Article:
CENTRE WELLINGTON – Centre Wellington’s Business Improvement Areas (BIA) are calling 2020 a challenging year but one that saw some successes that they want to expand on going forward into a new year.
Tuesday’s Centre Wellington committee of the whole meeting heard delegations from Elora BIA and Fergus BIA.
Micaela Campbell, Elora BIA administrator, called it a strange year and obviously not what they were anticipating.
She explained that much of their budget was redirected to shop local and stay safe campaigns during the early months of the pandemic.
Fred Gordon, Fergus BIA administrator, said the COVID crisis definitely had a detrimental effect on downtown Fergus.
“In 2020, we decided to take that negative and turn it into something positive,” Gordon said, adding that they too shifted their budget toward shop local campaigns.
Campbell said the most successful project that went forward was the weekend street closures downtown, calling it very successful for local businesses.
From June until Thanksgiving, sections of Metcalfe Street and Mill Street were closed to vehicle traffic on the weekend which allowed for better social distancing and restaurants could expand their patios into the street.
“It also was very effective in accommodating what felt like a massive influx of tourists this summer, mostly from areas outside of Elora, Fergus or Centre Wellington,” Campbell said, adding that a drop in international travel probably led to travel within the province.
This was tried in Fergus as well by closing Provost Lane and St. Andrew Street.
“Closing St. Andrew Street did not work for our members at all,” Gordon said. “Downtown Fergus has a heavy service oriented profile, many of which rely on seniors. They just couldn’t get close enough parking.”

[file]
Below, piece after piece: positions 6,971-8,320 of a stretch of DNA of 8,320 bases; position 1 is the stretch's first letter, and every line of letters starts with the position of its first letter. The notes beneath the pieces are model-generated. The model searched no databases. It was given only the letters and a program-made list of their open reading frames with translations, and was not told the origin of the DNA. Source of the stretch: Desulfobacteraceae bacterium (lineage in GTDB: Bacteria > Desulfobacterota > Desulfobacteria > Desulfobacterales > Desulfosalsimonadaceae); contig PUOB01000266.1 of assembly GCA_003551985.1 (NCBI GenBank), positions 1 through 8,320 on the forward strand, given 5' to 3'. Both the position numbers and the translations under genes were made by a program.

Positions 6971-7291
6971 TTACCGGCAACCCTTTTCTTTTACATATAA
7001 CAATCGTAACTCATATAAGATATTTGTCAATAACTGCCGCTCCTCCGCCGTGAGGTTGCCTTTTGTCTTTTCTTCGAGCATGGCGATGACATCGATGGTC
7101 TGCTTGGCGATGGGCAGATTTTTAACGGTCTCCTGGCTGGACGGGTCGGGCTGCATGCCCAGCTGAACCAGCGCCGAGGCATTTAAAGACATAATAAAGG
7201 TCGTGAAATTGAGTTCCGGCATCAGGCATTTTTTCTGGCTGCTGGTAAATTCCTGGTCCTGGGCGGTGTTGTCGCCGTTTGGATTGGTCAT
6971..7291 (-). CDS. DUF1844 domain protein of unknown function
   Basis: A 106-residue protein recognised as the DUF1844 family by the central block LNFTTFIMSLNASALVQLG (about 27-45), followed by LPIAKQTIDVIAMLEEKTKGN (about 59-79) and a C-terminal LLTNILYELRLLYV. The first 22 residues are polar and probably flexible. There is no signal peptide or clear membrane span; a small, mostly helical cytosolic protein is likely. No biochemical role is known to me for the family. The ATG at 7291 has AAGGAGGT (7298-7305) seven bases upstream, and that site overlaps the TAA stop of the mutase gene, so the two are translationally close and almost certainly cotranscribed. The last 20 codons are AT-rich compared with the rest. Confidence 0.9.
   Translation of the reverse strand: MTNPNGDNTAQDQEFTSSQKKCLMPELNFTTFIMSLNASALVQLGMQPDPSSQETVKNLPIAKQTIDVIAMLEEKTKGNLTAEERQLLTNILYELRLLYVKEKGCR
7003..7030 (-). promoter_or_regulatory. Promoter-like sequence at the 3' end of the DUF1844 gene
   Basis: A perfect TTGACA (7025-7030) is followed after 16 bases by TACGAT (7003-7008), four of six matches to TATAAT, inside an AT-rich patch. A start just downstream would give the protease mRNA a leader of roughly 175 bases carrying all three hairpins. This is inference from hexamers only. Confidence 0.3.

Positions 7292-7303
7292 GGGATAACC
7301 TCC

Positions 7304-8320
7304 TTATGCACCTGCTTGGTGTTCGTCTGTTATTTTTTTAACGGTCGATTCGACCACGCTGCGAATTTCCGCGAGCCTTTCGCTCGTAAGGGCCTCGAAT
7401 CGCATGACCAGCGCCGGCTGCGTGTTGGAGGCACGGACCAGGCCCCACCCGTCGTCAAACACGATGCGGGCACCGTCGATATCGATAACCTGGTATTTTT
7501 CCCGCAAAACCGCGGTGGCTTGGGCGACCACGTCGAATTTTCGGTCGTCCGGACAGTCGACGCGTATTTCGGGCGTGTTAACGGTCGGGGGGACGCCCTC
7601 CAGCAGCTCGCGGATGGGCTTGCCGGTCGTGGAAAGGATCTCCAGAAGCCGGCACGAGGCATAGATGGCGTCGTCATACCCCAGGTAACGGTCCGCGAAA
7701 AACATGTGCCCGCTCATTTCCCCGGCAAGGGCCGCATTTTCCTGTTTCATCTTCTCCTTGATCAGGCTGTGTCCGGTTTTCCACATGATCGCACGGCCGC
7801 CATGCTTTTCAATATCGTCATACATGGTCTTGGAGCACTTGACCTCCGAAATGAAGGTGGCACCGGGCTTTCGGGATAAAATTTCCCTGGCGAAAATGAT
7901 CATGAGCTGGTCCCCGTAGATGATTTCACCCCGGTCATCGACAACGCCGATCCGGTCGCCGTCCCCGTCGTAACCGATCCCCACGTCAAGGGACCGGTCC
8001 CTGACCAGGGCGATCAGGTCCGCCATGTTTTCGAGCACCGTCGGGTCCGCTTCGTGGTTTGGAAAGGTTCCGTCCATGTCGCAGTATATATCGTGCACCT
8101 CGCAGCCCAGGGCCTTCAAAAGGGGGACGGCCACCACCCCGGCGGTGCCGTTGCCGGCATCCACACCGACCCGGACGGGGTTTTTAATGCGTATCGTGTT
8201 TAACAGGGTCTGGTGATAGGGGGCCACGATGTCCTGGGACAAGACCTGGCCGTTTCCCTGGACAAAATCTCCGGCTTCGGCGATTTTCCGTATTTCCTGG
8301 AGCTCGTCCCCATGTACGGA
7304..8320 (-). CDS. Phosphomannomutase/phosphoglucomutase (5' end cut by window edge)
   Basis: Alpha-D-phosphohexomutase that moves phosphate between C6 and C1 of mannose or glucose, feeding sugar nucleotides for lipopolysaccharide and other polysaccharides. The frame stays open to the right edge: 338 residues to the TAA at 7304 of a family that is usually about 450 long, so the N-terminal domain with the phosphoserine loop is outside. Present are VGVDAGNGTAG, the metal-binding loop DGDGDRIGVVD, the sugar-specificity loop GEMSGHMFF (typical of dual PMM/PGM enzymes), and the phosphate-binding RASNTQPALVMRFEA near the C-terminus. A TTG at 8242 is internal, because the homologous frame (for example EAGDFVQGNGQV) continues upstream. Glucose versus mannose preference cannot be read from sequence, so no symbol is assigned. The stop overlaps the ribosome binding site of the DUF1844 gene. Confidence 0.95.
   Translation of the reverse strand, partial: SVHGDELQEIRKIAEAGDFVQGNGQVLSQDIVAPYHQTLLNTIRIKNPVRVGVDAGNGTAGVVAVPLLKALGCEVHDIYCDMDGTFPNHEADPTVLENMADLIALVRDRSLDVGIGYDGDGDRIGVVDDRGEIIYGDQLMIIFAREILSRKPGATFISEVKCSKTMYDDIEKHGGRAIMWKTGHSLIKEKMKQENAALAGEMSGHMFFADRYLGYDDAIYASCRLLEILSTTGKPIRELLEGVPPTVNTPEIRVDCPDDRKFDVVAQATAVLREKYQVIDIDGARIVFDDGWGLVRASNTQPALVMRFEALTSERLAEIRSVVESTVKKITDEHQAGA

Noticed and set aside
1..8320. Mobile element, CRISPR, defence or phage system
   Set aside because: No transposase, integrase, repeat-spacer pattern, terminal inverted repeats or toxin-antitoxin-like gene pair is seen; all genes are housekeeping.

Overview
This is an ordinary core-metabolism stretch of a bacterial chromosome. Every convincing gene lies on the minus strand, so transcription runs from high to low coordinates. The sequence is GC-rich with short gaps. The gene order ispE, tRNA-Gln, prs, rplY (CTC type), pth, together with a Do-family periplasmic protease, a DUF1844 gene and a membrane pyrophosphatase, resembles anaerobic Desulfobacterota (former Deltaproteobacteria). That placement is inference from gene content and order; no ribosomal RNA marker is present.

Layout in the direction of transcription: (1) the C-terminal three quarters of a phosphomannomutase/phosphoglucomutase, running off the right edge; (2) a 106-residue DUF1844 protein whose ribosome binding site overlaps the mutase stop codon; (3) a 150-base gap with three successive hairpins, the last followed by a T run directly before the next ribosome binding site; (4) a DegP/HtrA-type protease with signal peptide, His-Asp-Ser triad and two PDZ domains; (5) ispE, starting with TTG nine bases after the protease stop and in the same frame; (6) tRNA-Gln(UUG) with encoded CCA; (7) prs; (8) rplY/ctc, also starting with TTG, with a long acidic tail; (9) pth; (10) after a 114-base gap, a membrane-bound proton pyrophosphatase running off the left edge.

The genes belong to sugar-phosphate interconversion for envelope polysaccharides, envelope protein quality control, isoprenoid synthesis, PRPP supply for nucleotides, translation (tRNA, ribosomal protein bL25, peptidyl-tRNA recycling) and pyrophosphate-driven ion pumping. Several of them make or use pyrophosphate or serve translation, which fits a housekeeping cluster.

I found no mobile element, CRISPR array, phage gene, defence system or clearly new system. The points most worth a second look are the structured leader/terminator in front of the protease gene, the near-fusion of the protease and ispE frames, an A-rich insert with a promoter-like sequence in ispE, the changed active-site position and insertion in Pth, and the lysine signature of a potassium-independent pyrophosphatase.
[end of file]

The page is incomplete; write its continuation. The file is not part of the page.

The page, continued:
However, Gordon said Fergus BIA is interested in expanding on closing Provost Lane with some beautification at the historic weigh-scale building.
“We can’t wait for the new year to get that project going,” Gordon said.
Campbell said the Elora BIA would also like to see the weekend closures happen beyond the emergency situation.
She admitted however that there are some logistical issues involved and the reopening of the Badley Bridge could complicate this as well.
Campbell explained that for the most part, the reception to it has been positive.
“I will be supporting downtown street closures at the county level as long as I’m there,” said mayor Kelly Linton.
“I think it was just fabulous, it had a great feel. We have to make sure we address some of the parking issues but overall, from what I heard, it was well received.”
In spite of the pandemic, both Elora and Fergus have had new businesses come to town this year.
Gordon said there are no vacancies in downtown Fergus going into winter which is unusual.
When asked about loss of revenue or employees, Gordon said it was a difficult time for members but wasn’t aware of any permanent job losses.
Campbell said the tourism in Elora has made retail stores recover well but restaurants are struggling due to limited seating allowed under public health guidelines.
Going forward, both BIAs are looking to make downtown Elora and Fergus known as destinations.
Campbell said the Elora BIA will be looking to promote to wider markets to lean into the tourism expansion they’ve seen and to beef up beautification and events next year.
In Fergus, Gordon said they are reaching out to the many new developments that are going up in town to let new residents know they have a thriving downtown.